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How to Comfort Others (Part 3)




If you missed parts one and two of this series, check 'em out here and here

Today we're talking about what TO do in comforting someone, as opposed to what not to do. 

DO…

Let it be all about them.
Give them an opportunity to fully express themselves without interjecting your own story unless they invite it. Every person experiences loss differently. No loss is unimportant, but they are different for each person.

Affirm What’s Important to Them
Let them share thoughts, memories, conversations, photos, etc. 

Use Appropriate touch 
A hug, an arm around or a pat on the hand. If they are uncomfortable with that, maybe just sitting nearby.

Respect their boundaries
Sense what they need, read between the lines. Do they need you close by? Do they need space? Do they need a compassionate ear? Do they need someone to just be near without talking?  

Note: grieving losses is exhausting work and takes a tremendous amount of energy.

Listen, Listen, Listen!
Give the person opportunity to talk without interruption. Listening with compassion is the greatest gift you can give.

Express sympathy
Say something as simple as “I know that nothing I can say can take away the pain of your loss, but I want you to know that I care about you and I am here for you.”

Welcome tears
They are as natural as breathing. Reassure them, tears are  nothing to be ashamed of.

Cry with them if you are moved to do so
Be happy with those who are happy, and weep with those who weep.
Romans 12:15

The greatest help to my husband and I after our miscarriage happened the day Jeff Ferguson knocked on our apartment door. He was the dean of men and the baseball coach at our college. We had no idea what to expect when he came in. I was sitting on the sofa with my knees drawn up to my face, just staring into space and crying. Larry had been rearranging furniture that didn't need to be rearranged, just trying to "do something."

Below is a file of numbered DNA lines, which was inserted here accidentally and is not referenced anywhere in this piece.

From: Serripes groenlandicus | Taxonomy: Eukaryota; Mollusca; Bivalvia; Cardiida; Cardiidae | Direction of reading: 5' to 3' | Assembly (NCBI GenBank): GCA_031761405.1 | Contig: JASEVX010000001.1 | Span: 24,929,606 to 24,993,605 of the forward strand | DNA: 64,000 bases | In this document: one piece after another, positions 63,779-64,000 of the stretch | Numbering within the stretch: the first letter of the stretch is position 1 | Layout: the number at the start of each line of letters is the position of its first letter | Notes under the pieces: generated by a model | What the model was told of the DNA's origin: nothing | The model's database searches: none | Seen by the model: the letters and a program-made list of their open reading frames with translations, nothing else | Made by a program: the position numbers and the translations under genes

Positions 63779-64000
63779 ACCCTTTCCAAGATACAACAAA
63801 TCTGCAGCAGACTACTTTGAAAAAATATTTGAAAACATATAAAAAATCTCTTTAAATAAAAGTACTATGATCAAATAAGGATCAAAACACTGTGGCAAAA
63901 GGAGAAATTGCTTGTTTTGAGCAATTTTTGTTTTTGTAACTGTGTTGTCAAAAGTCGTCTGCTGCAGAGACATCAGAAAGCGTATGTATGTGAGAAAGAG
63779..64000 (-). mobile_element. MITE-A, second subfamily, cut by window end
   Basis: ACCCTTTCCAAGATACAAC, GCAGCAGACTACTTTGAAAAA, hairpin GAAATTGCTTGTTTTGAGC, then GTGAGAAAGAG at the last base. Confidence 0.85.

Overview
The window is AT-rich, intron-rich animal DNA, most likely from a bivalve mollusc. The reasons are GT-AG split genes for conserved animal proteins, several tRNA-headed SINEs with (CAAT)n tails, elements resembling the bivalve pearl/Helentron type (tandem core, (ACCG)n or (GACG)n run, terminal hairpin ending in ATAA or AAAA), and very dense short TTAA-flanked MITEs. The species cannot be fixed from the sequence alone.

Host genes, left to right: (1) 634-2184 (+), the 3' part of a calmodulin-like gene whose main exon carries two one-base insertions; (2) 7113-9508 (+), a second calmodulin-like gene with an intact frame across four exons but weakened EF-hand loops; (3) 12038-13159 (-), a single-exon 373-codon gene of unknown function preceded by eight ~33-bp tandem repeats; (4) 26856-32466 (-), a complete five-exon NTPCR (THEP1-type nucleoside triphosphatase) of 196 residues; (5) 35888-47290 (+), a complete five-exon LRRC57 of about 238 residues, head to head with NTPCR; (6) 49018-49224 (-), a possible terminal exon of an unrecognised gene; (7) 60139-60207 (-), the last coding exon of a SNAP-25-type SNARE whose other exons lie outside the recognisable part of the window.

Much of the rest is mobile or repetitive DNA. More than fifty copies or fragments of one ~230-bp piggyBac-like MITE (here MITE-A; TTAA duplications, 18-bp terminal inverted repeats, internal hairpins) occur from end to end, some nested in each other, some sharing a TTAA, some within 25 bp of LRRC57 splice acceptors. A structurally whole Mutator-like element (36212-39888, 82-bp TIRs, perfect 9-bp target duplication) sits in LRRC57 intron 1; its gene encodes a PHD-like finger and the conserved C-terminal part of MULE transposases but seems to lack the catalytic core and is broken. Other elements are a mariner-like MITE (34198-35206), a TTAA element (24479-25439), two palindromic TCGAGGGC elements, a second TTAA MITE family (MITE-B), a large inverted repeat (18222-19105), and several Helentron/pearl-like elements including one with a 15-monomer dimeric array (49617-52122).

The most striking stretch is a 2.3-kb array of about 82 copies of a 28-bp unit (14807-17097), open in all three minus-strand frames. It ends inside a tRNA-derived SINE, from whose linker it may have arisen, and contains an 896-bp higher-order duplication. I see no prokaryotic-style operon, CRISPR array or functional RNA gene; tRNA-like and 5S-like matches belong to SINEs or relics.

Jeff came in, sat on the sofa with us, and cried. 

He offered up no scripture verses or a sermon or easy answers. Just tears, and "I'm so sorry." It meant the world.

Another friend asked me, "what time of day is hardest for you through all this?" I said, "at about 10 pm." She said, "I'll be praying for you every single night at 10." I can't even describe how much that meant! 

Help them get professional help if necessary
They might be at a loss as to where to go. Help them find a place.

Notice practical things they may need help with 
When someone is facing loss, they often don’t have the ability to take care of practical everyday things.Notice things like: food/meals, cleaning, child care, pet care, etc.Maybe just show up and say, “I came over to walk the dog for you. Is that okay?” If they say no, don’t push.

Pray with them and for them!
It’s the most powerful thing you can do. 

"Share each other's burdens, and in this way obey the law of Christ."
Galatians 6:2

Ask the Holy Spirit to help you as you help them 
"If you need wisdom, ask our generous God, and he will give it to you."
James 1:5 

 Don’t Waste Your Own Pain
Regarding our own pain, one of my favorite sayings is, “don’t waste the pain.”
God never wastes anything…we shouldn’t either.”

Take the pain and let it become a platform.
Share it and let those who relate to it, and gather near. 

In case you’re unaware of a biblical precedent for this...

Praise be to the God and Father of our Lord Jesus Christ, the Father of compassion and the God of all comfort, who comforts us in all our troubles, so that we can comfort those in any trouble with the comfort we ourselves have received from God. – 2 Corinthians 1:3-4


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